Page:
# two's complement

As far as I know, the two's complement algo is:

1.Represent the decimal in binary.
2.Inverse all bits.
3.Add 1 to the last bit.

For the number `3`, which its representation is: `0000000000000011` the result of the two's complement would be `1111111111111101` which is `-3`.
So far so good. But for the number `2` which its representation is `0000000000000010` the result of the two's complement would be `1111111111111101`, which isn't 2 but -3.
What am I doing wrong?

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``````0...0010 // 2
1...1101 // Flip the bits
1...1110 // Add one
``````

It works for negative too:

``````1...1110 // -2
0...0001 // Flip the bits
0...0010 // Add one
``````
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Thank you, I had a mistake in the addition of the 1. –  Lior Dec 6 '12 at 1:31
@pst I don't know what you're saying –  James Dec 6 '12 at 1:32
I have another mini-question. What is the difference between my algorithm of negating a number and scanning the number from right to left and complementing all the bits after the first appearance of a 1? –  Lior Dec 6 '12 at 1:34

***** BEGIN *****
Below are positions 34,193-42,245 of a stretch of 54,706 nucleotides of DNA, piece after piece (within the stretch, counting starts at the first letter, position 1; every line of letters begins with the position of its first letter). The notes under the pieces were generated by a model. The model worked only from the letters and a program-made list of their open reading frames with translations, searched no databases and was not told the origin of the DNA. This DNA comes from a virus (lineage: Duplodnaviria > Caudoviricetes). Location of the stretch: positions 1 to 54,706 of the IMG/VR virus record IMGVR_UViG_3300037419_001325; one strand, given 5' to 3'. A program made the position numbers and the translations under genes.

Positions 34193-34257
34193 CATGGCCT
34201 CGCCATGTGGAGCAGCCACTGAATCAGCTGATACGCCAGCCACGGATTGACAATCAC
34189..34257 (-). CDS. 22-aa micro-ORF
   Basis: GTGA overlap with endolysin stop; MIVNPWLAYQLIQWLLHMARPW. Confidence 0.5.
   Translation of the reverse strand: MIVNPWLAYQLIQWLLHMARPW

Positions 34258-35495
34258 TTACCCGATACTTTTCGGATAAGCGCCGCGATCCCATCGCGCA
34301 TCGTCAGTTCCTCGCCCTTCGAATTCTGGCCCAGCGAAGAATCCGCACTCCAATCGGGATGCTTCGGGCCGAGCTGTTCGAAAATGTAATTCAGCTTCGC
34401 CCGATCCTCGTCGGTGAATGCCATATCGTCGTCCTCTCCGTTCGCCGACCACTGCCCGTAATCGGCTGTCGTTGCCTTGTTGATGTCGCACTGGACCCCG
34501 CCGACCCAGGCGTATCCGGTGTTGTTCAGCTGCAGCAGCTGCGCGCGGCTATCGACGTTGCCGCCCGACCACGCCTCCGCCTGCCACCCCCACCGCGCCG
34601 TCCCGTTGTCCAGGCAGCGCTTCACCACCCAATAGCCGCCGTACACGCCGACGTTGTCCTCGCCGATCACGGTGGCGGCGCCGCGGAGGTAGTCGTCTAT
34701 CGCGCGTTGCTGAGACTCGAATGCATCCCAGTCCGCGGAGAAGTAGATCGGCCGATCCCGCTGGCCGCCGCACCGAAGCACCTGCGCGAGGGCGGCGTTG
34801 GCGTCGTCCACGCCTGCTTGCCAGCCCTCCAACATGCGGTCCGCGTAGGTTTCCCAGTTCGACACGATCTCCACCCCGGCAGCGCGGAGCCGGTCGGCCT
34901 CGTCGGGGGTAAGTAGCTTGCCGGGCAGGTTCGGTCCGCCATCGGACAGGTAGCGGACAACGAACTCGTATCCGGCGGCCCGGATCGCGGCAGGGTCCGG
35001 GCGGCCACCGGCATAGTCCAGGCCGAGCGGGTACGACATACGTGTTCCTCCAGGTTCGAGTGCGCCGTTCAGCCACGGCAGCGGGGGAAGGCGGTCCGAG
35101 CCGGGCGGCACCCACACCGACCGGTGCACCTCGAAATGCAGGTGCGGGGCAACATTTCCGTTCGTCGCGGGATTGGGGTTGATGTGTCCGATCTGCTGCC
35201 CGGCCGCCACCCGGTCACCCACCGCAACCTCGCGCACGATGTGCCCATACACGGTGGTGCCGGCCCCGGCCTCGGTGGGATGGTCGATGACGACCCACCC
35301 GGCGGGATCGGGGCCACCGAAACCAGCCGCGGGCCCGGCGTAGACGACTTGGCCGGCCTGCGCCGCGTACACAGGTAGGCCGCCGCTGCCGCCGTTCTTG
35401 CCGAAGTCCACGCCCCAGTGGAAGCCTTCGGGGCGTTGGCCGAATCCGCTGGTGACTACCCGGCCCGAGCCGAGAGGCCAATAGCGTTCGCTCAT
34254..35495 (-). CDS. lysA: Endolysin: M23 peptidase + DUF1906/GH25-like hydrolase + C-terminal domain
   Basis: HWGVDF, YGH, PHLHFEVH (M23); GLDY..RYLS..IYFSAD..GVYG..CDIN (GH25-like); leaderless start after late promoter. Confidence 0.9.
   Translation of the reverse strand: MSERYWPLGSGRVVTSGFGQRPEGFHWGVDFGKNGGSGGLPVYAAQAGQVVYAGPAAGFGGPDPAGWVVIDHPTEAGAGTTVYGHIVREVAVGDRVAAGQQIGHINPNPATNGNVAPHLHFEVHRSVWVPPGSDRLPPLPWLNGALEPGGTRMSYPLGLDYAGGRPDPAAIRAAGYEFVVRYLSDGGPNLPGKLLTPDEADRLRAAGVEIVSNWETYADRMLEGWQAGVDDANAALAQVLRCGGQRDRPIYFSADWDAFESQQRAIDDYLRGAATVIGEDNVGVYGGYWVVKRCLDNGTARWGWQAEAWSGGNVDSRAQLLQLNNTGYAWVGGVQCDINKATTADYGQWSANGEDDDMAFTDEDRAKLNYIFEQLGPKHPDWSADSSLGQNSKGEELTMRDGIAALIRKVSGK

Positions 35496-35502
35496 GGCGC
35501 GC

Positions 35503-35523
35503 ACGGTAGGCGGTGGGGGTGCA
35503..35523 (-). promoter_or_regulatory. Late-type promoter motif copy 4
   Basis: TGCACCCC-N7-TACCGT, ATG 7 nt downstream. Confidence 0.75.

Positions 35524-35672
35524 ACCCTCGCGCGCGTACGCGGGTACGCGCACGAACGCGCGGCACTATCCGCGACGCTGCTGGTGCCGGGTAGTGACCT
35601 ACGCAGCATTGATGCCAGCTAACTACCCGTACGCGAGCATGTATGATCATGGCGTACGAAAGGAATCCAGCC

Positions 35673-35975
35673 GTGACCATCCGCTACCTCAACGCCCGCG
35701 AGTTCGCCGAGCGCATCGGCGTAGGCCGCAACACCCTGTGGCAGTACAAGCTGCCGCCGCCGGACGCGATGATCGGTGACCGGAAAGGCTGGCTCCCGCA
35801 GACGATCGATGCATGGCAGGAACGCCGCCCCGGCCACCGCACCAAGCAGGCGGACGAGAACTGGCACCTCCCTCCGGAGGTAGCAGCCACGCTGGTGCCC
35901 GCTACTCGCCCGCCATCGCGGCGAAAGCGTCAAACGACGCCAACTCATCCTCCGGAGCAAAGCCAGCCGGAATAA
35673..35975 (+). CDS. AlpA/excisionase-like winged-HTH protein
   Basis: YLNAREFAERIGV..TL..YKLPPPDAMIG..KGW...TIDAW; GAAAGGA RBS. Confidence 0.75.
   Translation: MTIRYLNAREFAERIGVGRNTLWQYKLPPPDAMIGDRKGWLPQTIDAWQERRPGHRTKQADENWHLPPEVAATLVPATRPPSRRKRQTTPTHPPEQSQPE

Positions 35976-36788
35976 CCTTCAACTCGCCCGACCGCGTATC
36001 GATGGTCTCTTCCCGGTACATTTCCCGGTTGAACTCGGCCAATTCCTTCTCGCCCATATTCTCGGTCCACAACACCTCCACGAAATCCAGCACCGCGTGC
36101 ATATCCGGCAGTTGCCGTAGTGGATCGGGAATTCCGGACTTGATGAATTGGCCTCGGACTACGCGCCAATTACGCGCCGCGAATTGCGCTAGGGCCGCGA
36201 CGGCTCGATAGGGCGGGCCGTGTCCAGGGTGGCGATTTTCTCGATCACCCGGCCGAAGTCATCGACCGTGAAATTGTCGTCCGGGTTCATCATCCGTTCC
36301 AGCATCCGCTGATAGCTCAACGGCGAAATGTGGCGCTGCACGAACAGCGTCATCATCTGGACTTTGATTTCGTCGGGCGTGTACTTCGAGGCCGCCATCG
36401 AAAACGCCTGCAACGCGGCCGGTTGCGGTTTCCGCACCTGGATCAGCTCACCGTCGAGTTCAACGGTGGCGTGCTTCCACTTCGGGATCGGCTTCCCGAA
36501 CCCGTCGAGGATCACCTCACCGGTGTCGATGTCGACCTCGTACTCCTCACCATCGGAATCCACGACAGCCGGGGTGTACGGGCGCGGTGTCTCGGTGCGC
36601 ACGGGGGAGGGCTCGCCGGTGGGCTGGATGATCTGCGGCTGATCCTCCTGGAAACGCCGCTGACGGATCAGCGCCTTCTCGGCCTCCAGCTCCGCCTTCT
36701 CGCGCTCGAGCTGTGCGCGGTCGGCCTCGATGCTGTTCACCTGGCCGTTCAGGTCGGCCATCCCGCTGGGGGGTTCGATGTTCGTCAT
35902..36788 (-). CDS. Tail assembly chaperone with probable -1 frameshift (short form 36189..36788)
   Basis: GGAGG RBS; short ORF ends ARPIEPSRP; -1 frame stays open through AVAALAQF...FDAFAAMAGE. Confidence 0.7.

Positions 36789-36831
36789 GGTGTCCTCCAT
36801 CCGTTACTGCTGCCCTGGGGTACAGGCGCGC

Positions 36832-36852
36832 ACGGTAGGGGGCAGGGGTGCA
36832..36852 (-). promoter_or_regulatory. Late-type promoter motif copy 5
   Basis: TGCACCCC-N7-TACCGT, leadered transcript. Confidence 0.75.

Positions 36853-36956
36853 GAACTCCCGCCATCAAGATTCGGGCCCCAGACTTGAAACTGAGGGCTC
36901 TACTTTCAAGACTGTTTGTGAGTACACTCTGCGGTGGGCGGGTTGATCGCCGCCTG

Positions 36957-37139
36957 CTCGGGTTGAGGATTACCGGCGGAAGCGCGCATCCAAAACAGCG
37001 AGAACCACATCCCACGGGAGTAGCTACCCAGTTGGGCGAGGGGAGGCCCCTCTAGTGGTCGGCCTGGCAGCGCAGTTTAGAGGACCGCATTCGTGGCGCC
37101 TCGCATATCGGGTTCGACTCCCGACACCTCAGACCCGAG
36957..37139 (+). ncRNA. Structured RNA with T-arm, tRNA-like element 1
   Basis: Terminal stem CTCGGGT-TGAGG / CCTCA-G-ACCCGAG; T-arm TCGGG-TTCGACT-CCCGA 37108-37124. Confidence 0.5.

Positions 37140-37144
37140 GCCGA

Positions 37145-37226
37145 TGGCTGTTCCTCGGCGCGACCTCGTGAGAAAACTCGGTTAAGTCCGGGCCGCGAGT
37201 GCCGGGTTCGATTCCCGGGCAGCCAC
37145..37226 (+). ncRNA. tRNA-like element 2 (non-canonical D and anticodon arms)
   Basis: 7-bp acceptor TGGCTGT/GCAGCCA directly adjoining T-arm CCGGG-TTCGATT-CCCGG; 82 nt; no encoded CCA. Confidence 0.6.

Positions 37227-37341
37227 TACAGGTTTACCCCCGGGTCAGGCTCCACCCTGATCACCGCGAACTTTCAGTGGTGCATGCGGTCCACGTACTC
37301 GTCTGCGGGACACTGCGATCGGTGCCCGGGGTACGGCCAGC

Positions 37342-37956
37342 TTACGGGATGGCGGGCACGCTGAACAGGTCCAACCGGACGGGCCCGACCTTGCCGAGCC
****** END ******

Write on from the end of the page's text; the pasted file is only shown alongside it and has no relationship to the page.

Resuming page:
@Lior I'm not sure it would work but you could try it out with pen and paper. Even if it did I assume the circuitry required would be far more that a simple bit inversion and add, which is very quick. –  James Dec 6 '12 at 1:39
Ok, thank you :) If you want to read more about the "alternative conversion process" (as written in wikipedia) : en.wikipedia.org/wiki/Two%27s_complement –  Lior Dec 6 '12 at 1:44

For your code you might have needed to do 2's complement: i just wanted to throw this out there(a quicker way of getting a negative binary) :

2's complement is very useful for finding the value of a binary, however I thought of a much more concise way of solving such a problem(never seen anyone else publish it):

take a binary, for example: 1101 which is [assuming that space "1" is the sign] equal to -3.

using 2's complement we would do this...flip 1101 to 0010...add 0001 + 0010 ===> gives us 0011. 0011 in positive binary = 3. therefore 1101 = -3!

What I realized:

instead of all the flipping and adding, you can just do the basic method for solving for a positive binary(lets say 0101) is (23 * 0) + (22 * 1) + (21 * 0) + (20 * 1) = 5.

Do exactly the same concept with a negative!(with a small twist)

take 1101, for example:

for the first number instead of 23 * 1 = 8 , do -(23 * 1) = -8.

then continue as usual, doing -8 + (22 * 1) + (21 * 0) + (20 * 1) = -3

Hope that may help!

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What am I doing wrong?

Skipping step 3 for your second example (or misunderstanding it).

`1111111111111101` is ones' complement of `2` (i.e. result of step 1 and 2); you need to add 1 - not to the last bit (as in binary digit), but to the last result (as in, what you get from step 2).

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Thank you, I had a mistake in the addition of the 1. –  Lior Dec 6 '12 at 1:31